As a young person, I understood jazz to be a music of improvisation and innovation, the search for self-expression through sound, and a reflection of the here and now. I have built a career as a pianist and composer on these ideals. As an educator, I believe that if institutions adopt this value system in their programs and modes of teaching, that a more truthful and inclusive approach will emerge, benefiting the community and encouraging young artists to delve into the creative process from a place of curiosity and freedom. Students from all over the world with all sorts of musical backgrounds, find each other in musical institutions–if music programs look at the diversity of their students body as an opportunity to embrace not just gender and racial diversity, but musical diversity, jazz can be an incredible framework in which meaningful collaboration and creation can flourish.

Kris Davis--Photo by Michael Jackson

Kris Davis–Photo by Michael Jackson

This work is critical at the institutional level. What step could individual artists–and audience members!–take who wish to contribute to these changes, including those who may work in different genres or disciplines?

The history of jazz is one of mentorship, of learning on the bandstand. Consequently, acquiring a position as a side person is highly coveted. These are the positions that allow fledgling artists to begin building a career as a player, while teaching them, by example, how to lead a band and compose repertoire. In the past, few of these positions have been afforded to women; those who have received these opportunities have gone on to be great musicians and leaders.

Jazz will take huge strides towards gender equity when established artists actively review their hiring practices and reflect on to whom they’re providing these opportunities.

Currently, there are many initiatives among grant programs, festivals, and venues to support women band leaders.  This shift is essential for promoting change, but grossly overlooked is the issue of mentorship on the bandstand. By providing established artists, both male and female, with means and performance opportunities to facilitate diverse hiring practices within their own projects, we as a community send a message that gender equity is work for both men and women; that we will only have meaningful, lasting change if, as a community, we make equity a priority together.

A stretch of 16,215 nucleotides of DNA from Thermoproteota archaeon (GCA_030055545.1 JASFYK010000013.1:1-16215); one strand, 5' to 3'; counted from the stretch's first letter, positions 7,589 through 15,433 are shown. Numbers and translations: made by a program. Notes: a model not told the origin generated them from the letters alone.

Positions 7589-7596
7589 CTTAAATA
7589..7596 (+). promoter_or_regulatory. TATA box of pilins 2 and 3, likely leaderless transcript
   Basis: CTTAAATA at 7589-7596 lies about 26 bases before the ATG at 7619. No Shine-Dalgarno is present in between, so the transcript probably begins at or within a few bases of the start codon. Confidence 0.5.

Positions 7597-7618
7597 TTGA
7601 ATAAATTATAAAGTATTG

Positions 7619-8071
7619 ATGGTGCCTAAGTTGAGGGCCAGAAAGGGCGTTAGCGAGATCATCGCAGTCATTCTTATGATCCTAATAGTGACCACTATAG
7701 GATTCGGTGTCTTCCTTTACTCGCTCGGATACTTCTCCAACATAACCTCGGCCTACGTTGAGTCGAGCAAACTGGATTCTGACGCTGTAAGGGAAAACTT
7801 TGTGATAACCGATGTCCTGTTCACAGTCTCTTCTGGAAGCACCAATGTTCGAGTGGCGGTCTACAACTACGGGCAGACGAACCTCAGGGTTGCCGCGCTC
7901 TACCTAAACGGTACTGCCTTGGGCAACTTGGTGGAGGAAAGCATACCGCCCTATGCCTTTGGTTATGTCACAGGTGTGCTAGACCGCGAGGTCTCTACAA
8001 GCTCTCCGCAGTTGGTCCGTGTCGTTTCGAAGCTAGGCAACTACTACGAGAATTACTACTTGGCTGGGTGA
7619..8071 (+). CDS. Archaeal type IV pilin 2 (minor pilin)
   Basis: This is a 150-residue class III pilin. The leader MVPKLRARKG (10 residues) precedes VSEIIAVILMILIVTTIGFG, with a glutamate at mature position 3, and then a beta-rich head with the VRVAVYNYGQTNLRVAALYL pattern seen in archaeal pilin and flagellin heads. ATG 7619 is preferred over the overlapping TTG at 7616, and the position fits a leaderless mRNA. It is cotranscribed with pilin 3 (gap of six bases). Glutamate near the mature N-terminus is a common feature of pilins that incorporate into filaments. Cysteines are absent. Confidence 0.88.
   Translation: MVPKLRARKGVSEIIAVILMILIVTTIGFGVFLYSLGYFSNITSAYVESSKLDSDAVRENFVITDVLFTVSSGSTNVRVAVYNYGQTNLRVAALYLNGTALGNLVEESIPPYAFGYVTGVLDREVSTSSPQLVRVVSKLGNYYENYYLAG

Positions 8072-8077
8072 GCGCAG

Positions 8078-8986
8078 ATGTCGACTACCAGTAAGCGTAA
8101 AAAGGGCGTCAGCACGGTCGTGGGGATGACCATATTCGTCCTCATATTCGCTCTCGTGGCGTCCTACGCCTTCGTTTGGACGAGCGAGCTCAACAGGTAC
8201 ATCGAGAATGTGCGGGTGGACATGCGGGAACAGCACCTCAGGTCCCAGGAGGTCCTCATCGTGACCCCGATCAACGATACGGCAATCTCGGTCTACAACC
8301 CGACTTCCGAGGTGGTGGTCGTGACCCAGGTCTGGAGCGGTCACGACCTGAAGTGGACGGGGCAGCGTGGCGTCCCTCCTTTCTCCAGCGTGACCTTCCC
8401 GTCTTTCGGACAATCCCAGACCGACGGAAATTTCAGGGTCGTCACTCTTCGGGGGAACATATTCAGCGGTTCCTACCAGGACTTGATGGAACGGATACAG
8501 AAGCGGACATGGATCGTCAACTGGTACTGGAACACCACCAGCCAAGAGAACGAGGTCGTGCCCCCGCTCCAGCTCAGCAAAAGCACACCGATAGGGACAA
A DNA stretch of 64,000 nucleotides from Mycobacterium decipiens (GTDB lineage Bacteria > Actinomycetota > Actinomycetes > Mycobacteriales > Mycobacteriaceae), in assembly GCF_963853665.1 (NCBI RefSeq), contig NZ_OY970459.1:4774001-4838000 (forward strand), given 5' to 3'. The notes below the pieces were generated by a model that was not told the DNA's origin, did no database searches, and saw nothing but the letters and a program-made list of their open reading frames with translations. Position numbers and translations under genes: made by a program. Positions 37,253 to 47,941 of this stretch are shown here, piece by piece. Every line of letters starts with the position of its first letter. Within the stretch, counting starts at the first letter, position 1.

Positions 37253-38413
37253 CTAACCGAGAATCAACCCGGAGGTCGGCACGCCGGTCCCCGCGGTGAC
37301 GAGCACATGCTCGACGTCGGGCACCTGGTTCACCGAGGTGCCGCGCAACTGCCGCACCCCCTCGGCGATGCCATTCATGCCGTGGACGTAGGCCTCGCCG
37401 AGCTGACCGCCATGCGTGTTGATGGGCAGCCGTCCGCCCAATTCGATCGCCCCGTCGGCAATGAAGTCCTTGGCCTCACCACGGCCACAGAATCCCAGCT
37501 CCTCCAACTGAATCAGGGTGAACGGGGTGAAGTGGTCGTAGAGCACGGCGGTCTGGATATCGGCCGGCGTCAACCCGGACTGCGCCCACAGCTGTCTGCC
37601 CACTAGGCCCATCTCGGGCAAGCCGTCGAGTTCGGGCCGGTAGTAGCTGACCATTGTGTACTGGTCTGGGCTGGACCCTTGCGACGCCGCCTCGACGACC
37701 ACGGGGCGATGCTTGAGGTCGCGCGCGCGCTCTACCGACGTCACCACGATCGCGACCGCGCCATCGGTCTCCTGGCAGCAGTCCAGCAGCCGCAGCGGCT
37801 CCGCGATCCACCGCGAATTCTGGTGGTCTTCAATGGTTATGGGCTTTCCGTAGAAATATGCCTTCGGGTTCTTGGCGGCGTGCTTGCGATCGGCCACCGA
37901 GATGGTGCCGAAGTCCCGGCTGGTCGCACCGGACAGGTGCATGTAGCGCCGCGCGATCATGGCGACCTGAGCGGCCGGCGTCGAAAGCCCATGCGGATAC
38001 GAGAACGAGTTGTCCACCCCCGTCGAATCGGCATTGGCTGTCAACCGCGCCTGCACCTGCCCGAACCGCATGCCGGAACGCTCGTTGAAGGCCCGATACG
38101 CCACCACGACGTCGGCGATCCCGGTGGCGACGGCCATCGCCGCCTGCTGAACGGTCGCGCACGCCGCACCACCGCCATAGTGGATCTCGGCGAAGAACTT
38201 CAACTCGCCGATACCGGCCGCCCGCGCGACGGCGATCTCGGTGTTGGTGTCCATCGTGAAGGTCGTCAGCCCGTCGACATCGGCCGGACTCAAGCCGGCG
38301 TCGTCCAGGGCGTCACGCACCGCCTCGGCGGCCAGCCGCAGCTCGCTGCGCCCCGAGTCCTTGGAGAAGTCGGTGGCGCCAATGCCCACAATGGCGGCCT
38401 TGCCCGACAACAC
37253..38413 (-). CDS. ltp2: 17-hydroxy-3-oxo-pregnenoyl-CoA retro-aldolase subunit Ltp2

Audiences can support gender equity by supporting women artists—and/or male artists who hire women in their projects—by going to their concerts and buying their music. Audiences themselves need greater gender balance; the makeup of these audiences, in my experience, leans male. I believe this phenomenon directly relates to the lack of gender equity visible on the bandstand (that disparity has put many women off of the experience of going to a jazz concert). But as the makeup of groups shifts, I think devoted fans will continue to play an important role in helping to broaden the audience base.

Lastly, tell us some women jazz artists that should have their own museums. And if you were introducing someone to jazz for the very first time, what recordings or names would you give them?

Here is a list of excellent women performers and composers to check out:

Mary Lou Williams, Carla Bley, Geri Allen, Marilyn Crispell, Terri Lyne Carrington, Irene Schweizer, Maria Schneider, Angelica Sanchez, Renee Rosnes, Ingrid Laubrock, Mary Halvorson, Angelica Sanchez, Nicole Mitchell, Ingrid Jensen, Tomeka Reid, and Sylvie Courvoiser.


UNEVEN MEASURES is a series dedicated to amplifying today’s women, trans, and nonbinary artists on the centennial anniversary of the 19th Amendment leading up to the 2020 presidential election. This series is made possible through a generous grant from The Elizabeth & Michel Sorel Charitable Organization Inc. to the American Composers Forum and their partnership with I CARE IF YOU LISTEN. The Sorel Organization is committed to supporting gender equity in music and addressing systemic inequities by providing greater visibility for women musicians from underrepresented communities.

I CARE IF YOU LISTEN is a program of the American Composers Forum, funded with generous donor and institutional support. A gift to ACF helps support the work of ICIYL. Editorial decisions are made at the sole discretion of the editor-in-chief. For more on ACF, visit the “At ACF” section or